Investing in security can cost a company a large amount of its resources, but not adequately investing in securing its most valuable asset, which is information can cause a company to totally shut down in the case of any data exposure or loss. Alpex Consulting Africa Managing Director, Joseph Kibe, in Kenya said,
“Organizations have lost a lot of data and there must be a lot of losses incurred because of customers’ data being thrown away when information leaks to the wrong hands. The economy has to wake up and secure this information…if you walk into an insurance firm, a bank, or a hospital, is your information secure? That is what will determine who makes it …”
For a successful security policy, organizations must institute security policies to prevent unauthorized access to their resources. Steps must be taken to ensure that employees get the required awareness and security training to make them aware of the security issues and the consequences of insecure behavior. Moreover, the results suggest the ethos of security must come from the top of the organization to encourage a serious attitude from employees and an expectation that they will comply with the organization’s security policy rules and regulations.
A point worthy of note is that, for a firm to think about security in the first instance, it must already have a decent amount of presence over the internet. This alone, can make a company gain more profit and recognition due to its global presence. Most security breaches occur in the most developed of countries, and this is because of the level of advancement in technology, and also sophistication in cybercrime. A country who is just at the developing stage seldom experiences high level of security mishap. This goes a long way to say that the level of development in a country can be directly proportional the amount of cybercrime that occurs in that country.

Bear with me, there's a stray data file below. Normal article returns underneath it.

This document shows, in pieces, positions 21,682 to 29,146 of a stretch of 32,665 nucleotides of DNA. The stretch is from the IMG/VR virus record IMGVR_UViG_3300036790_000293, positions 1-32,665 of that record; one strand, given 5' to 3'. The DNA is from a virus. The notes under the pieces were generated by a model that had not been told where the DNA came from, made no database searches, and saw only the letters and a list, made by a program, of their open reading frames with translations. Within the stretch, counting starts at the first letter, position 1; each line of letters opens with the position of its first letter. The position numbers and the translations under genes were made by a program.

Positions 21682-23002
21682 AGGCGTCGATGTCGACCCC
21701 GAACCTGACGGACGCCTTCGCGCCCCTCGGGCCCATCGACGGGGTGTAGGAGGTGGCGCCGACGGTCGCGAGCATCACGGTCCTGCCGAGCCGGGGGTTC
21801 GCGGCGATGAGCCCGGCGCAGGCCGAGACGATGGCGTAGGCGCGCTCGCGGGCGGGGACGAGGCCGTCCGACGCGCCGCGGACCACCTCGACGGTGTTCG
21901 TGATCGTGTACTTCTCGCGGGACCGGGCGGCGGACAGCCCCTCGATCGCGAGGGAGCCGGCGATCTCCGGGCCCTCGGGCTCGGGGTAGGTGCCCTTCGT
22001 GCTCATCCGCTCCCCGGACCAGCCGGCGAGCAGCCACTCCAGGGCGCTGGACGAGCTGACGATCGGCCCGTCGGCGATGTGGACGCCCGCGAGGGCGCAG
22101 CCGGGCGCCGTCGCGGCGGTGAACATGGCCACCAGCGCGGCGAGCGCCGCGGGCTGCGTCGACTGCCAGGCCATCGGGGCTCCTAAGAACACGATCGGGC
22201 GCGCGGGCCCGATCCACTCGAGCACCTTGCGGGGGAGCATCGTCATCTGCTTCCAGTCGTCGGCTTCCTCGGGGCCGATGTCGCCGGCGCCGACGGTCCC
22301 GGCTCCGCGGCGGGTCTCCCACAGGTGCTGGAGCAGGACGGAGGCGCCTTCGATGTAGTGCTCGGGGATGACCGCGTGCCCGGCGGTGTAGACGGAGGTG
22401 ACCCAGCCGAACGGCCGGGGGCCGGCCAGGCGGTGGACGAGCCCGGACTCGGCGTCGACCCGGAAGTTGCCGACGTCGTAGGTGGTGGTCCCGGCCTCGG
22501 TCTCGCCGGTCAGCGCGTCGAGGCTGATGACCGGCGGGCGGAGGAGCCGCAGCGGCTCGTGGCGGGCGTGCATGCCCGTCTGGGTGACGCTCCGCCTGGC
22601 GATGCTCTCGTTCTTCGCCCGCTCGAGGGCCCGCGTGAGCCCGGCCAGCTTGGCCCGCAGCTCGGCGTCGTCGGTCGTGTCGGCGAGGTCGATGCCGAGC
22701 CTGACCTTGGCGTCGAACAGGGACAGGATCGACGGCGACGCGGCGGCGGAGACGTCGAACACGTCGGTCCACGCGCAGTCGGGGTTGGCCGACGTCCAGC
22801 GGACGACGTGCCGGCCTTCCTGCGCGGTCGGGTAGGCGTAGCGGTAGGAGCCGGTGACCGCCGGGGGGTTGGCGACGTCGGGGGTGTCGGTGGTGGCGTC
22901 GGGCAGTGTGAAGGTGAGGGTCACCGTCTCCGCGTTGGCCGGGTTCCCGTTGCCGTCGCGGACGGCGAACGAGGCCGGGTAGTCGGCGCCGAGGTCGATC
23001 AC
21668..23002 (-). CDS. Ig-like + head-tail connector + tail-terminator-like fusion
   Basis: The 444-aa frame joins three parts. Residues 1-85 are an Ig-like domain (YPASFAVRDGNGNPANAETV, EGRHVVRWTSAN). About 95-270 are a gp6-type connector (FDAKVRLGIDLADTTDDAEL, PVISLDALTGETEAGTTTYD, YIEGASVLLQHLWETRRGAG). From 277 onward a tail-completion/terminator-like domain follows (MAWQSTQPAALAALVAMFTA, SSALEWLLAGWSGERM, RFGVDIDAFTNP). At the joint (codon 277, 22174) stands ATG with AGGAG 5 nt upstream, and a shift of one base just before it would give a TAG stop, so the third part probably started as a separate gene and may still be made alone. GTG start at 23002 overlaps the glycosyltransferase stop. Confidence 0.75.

Implementation of security won’t be possible if a sufficient budget is not allocated. Clear organizational mission statements and goals result in positive employee behavior and positive attitudes towards securing the organization’s information assets. Just like a car, building, or machine, information is an asset, and the most valuable in this era of information technology. Safeguarding such a valuable asset will in no way slow down the growth of a firm, but set it apart from its adversaries.